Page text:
We picked up our piano tonight, and as fortune would have it the evening played itself out in ways that makes me feel that life is always worth living… Because of a little bad luck… Or was it?

I was given the piano by my good friend and colleague, Jon Sonneberg and his generous parents. The piano is an old upright, and yes I mean old. 1920s? 30s? I went over to their house on Friday to take a look at it and I had some reservations about its size. My daughter and I both wanted it in the house. We picked out the spot and began to clear it, making room for the upright. I was not sure how we were going to get it in the door…

I cannot tell you how happy we were thinking about that piano. One key stroke was all it took. As the sound of the sympathetic resonance flowed through my heart, I knew I loved that giant thing. It was alive, it was lonely, it needed someone to coax a few tunes out of it still… So it was agreed that we would have a piano mover pick it up today and the groundwork began…

When we met the movers at the Sonnenberg house, we were nervous. I was still unsure of how we were going to pull it off. You have to realize, this thing weighs 900+ pounds! The movers were great, and they did a stellar job of loading the piano into their truck. It looked so easy, and I felt a tinge of hope, and at the same time the fear was creeping in…

I hate it when I’m right and I don’t want to be. Seriously. It was really upsetting. If the Sonneberg house was a piano mover’s dream, my house it hell. First, the movers could not come up the driveway because it is a steep incline and their truck would get stuck. We had to wheel the piano up the street and up the driveway from the truck. We literally wheeled the piano on the street! It must have looked funny to those driving by… But we made it… Almost.

When the mover saw where it was to go he gave me the bad news. There was no physical way were were going to get the piano into the house unless we had 10 people, a crane, and who knows what else. The width of the piano was just an inch off on my stairwell, and because of the fence (iron of course) we would not be able to move the piano inside. Now what? Well, the studio (a converted 2-Car garage) was the logical choice, but there is a boat load of equipment and a couch in there. Not to mention that the piano would not fit through the front door of my studio. But the challenge was now that I had secured the garage doors so they could not open, and the sun had now gone down.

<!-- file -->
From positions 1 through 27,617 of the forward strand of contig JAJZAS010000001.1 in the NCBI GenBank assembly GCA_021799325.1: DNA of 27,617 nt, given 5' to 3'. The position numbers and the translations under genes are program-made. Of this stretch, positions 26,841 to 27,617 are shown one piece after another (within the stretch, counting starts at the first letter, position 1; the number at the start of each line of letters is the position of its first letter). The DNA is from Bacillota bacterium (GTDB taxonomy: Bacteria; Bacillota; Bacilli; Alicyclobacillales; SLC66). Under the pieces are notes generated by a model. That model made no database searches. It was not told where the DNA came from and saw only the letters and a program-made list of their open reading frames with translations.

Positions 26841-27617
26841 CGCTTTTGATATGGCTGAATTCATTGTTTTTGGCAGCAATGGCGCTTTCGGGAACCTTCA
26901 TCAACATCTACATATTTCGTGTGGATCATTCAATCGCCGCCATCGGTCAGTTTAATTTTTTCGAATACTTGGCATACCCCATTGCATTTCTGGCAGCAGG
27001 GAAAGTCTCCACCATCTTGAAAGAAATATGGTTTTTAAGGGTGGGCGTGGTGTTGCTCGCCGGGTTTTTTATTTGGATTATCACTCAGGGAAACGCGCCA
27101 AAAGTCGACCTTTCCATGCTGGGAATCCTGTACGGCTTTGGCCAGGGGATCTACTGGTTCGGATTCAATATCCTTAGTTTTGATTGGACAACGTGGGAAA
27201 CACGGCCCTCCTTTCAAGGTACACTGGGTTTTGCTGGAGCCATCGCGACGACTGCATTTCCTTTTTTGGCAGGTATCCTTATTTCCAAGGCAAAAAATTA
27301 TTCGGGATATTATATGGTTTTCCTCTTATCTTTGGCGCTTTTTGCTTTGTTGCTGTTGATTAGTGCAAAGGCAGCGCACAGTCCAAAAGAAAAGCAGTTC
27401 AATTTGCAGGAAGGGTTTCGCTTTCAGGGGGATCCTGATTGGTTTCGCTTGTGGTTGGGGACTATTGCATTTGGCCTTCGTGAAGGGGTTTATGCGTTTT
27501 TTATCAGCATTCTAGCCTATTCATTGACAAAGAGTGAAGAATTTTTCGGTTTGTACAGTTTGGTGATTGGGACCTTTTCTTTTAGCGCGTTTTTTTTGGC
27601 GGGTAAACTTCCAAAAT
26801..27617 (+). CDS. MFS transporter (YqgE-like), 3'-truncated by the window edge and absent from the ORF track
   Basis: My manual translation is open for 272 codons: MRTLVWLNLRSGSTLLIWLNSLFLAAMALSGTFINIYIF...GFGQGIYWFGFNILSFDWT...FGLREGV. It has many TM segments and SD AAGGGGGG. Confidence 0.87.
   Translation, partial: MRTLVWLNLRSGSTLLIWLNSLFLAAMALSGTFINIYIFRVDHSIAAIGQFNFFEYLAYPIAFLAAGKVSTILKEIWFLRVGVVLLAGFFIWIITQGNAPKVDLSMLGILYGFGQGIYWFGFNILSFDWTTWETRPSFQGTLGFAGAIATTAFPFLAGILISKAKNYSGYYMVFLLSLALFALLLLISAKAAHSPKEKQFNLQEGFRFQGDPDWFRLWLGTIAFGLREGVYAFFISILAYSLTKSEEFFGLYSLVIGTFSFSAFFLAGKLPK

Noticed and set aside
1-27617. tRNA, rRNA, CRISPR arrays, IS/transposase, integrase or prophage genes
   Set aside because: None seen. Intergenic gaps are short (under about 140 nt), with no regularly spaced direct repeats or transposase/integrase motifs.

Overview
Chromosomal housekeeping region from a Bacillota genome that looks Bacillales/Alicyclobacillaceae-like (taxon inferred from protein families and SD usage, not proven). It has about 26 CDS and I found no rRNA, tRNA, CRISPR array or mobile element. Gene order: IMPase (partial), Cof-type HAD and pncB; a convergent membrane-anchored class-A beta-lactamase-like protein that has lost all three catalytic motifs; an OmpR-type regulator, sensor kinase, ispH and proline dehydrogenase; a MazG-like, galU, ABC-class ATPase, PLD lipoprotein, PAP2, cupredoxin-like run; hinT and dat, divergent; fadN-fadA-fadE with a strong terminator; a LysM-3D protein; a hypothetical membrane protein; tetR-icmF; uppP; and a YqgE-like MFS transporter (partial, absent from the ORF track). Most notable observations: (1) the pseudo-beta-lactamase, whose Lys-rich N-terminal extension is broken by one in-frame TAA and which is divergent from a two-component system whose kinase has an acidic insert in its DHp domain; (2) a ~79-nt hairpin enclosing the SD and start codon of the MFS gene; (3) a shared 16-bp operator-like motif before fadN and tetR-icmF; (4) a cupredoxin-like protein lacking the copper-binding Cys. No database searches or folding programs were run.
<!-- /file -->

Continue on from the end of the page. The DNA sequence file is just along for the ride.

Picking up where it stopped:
So we wheeled the piano in front of the stairwell, and there it has to stay until morning. We have no choice. My daughter and I were rather sad. And yet, there it was, this giant behemoth of sound sitting under the starlit night. What now? Well, you play of course.

Actually, she played, and I elected to walk about the sidewalk and the neighboring houses ( I decided she should bond with it first). I looked up at the stars, and I simply listened to that sound as it came from all around me. And all at once this rush of life hit me. This is the way it had to happen. I walked over and I said to Samantha, “I know you are sad it won’t be going in the house. But here we are, and isn’t it cool that the first time we get to play this piano is under the stars?” She agreed, and she played for what seemed like a half hour. I wandered about again looking up. I thanked the universe, the creator, and who ever else that was watching from above. And then the music and the stars took me away and tears streamed down my face. I could not hold them. I stood out in the cold night and gave it a good cry. It really was that beautiful. For Sam, her first night with the piano was under the stars. For me, it was hearing her play under the stars.

In the morning, we are going to be very busy. I have to get it into the studio. For now I’m going to go check on it…

 

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